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Mobile payment apps, which let customers pay for purchases with a swipe of their mobile device, are proving a boon for merchants and consumers alike. Mobile payments let micro-businesses, like artisans or landscapers, easily accept credit card payments and enable consumers shop cash free.
But how safe are mobile payment apps or mobile credit card swipers? How can consumers protect themselves when paying via their iPhone? Are businesses liable for safety breaches?
Far from being leery of mobile banking technology, consumers seem to be embracing it with enthusiasm.
Mobile apps are so convenient that retailers are using them to extend their brand and their ability to sell, says Tom Karren, CEO and co-founder of MokiNetworks, a Lehi-based company that builds mobile and cloud apps. “We are even seeing cases where retailers are putting mobile commerce applications on dedicated devices inside brick and mortar stores to extend their ability to sell items that they may not have in stock,” he says.
“Customers just love the ease and convenience of mobile,” says Brian Pearce, senior vice president and head of the Retail Mobile Channel at Wells Fargo’s Digital Channels Group.
In the first quarter of 2012, Wells Fargo had more than 7.7 million customers using mobile services. “It’s just a really, really popular way for our customers to manage their financial lives,” says Pearce. “And as a bank, we’re interested in being where our customers are. It’s really important to be able to connect with our customers and be able to provide them with our financial services anywhere that works for them.”
With that convenience, though, comes the risk of financial data being compromised. Pearce says Wells Fargo deals with that in two ways: maintaining a robust security structure and educating customers.
“One of the keys to developing an app securely is to never store information on the device,” Pearce says, pointing out that all bank customers’ financial information is stored solely on Wells Fargo secure servers.
To help educate consumers, Wells Fargo created a “Fraud Information Center” on its website. Among the most important tips on the website, Pearce says, is that consumers should download mobile apps only from reputable sources, and they should never open attachments, click on links or respond to emails from suspicious or unknown senders—information that’s helpful to all mobile app users.
Scott Nelson, vice president of marketing for ProPay, agrees with Pearce on all counts.
The mobile payment apps market is seeing explosive growth, but “the biggest issue is whether or not these applications are secure,” says Nelson, whose Lehi-based company provides credit card processing and electronic payment services for customers ranging from home-based entrepreneurs to multi-billion-dollar organizations.
While many payment apps require credit card information to be keyed in, devices that allow credit cards to be swiped are becoming more common, Nelson says.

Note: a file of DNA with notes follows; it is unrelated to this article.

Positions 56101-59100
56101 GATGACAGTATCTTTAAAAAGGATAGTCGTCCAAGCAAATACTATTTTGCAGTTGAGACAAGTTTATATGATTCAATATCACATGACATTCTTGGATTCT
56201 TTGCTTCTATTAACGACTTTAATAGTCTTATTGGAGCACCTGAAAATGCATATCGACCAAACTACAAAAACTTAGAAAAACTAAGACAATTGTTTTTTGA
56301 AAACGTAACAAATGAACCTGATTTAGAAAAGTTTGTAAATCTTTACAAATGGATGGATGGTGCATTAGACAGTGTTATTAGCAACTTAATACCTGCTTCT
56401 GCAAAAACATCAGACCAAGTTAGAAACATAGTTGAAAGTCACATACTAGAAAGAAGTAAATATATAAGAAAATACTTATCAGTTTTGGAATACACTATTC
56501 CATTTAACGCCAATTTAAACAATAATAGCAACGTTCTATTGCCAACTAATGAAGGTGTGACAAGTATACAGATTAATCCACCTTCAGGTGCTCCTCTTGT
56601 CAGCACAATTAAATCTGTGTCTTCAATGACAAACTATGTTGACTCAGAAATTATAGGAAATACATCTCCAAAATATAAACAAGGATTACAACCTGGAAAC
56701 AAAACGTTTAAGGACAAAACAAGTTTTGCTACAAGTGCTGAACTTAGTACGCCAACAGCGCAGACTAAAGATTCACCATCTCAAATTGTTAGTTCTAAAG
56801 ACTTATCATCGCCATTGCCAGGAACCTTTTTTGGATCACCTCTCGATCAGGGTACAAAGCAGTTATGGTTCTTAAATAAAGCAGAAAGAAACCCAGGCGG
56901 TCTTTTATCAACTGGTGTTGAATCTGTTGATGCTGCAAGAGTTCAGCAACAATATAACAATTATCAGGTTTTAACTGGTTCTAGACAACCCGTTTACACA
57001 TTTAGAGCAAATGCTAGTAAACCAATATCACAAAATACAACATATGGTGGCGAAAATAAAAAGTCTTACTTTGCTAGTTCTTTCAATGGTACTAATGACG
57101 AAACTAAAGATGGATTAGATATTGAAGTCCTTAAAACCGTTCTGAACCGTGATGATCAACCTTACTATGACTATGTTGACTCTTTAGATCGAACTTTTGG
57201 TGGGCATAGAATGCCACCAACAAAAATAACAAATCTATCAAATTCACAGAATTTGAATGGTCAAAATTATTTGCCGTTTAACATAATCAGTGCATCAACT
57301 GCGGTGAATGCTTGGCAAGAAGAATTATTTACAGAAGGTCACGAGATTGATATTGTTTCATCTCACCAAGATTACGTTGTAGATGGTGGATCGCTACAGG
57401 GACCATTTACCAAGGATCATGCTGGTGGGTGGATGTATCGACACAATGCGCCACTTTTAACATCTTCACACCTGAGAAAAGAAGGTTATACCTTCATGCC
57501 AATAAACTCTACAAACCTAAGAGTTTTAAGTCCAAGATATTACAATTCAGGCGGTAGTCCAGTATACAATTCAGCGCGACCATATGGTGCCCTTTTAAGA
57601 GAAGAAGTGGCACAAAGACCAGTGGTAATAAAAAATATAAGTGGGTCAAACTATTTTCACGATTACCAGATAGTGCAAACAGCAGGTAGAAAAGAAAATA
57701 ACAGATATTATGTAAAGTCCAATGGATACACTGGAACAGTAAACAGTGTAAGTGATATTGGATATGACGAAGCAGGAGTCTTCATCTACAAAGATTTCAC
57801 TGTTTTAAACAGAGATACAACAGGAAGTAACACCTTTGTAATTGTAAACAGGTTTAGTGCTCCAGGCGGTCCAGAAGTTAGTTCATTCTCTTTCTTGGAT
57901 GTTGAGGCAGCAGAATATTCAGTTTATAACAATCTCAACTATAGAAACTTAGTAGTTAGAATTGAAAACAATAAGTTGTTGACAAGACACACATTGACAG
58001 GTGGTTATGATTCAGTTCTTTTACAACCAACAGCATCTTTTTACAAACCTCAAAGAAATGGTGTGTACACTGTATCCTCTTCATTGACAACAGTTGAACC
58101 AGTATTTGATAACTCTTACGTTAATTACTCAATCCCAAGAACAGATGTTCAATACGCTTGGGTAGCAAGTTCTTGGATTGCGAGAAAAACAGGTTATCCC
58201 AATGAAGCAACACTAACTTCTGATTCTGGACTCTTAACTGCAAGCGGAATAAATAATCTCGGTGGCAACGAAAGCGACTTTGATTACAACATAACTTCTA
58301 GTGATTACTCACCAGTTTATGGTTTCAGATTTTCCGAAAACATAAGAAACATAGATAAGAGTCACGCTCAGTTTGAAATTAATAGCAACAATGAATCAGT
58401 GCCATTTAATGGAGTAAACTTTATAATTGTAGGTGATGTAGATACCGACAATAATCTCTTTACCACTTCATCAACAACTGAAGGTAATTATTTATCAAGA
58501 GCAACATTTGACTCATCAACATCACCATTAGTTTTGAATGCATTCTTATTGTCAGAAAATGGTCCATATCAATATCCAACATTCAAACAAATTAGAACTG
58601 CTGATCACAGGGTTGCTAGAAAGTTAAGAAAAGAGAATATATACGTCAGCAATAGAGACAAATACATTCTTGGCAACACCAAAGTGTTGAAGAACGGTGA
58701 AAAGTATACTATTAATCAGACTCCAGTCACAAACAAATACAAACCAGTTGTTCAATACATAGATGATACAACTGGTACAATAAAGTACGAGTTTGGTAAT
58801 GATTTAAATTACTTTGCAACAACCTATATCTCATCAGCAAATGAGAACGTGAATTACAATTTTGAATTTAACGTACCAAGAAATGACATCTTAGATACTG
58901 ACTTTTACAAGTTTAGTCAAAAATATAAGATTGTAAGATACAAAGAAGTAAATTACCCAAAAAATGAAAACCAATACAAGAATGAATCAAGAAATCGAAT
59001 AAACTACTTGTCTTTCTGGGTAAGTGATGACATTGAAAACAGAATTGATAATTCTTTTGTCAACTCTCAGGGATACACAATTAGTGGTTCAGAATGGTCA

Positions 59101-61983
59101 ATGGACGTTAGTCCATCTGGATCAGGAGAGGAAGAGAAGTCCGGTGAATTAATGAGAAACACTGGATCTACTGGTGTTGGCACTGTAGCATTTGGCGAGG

These swipe devices typically plug into the audio jack of a smart phone, iPad or Android device and allow real-time authorization of a credit card transaction. However, the same security issues apply for these devices as for apps.
“Make sure you purchase a swipe device that is secure, that the credit card data is encrypted immediately at swipe so that your credit card data isn’t flowing out in clear text,” Nelson says. “Some devices on the market don’t encrypt, and that just puts the merchants and the customer both at risk.”
The safety of an app depends on whether the developer created appropriate levels of security for how the data is captured, stored and transmitted, Nelson says.
To ensure that data is secure, it should be encrypted as soon as it’s captured, Nelson explains. Unencrypted data that’s sent through a phone to a processor can be intercepted. “That’s how a lot of fraud occurs, so it’s important that the applications encrypt the data at the swipe or at the point of entry,” he says.
Data breaches can cost dearly: credit card companies can assess fines if a breach occurs and the merchant is found to be non-compliant with the PCI Security Standards. These standards were developed by the PCI Security Standards Council, an organization created by the five major credit card brands to develop data security standards for the industry.
These standards apply to all organizations that store, process or transmit credit cardholder data. The compliance requirements vary depending on the size of the business; however, the standard is enforced by credit card companies, which charge penalties for non-compliance.
“The fines and fees, etcetera, could really hurt a small business,” Nelson says.
The PCI website, www.pcisecuritystandards.org, offers information about how merchants can comply with the standards, but each credit card brand has specific requirements as well.
PCI also provides guidance for software developers and app manufacturers whose products are used in credit card transactions.
“[We] provide products and services that help our customers be compliant with standards and mitigate risk,” says Karren of MokiNetworks. “[Companies] cannot afford to miss out on the opportunity to do business with mobile apps and devices since consumers are going there in droves. Mobile commerce presents new opportunities and challenges for businesses. In the end, it’s about providing convenience to customers.”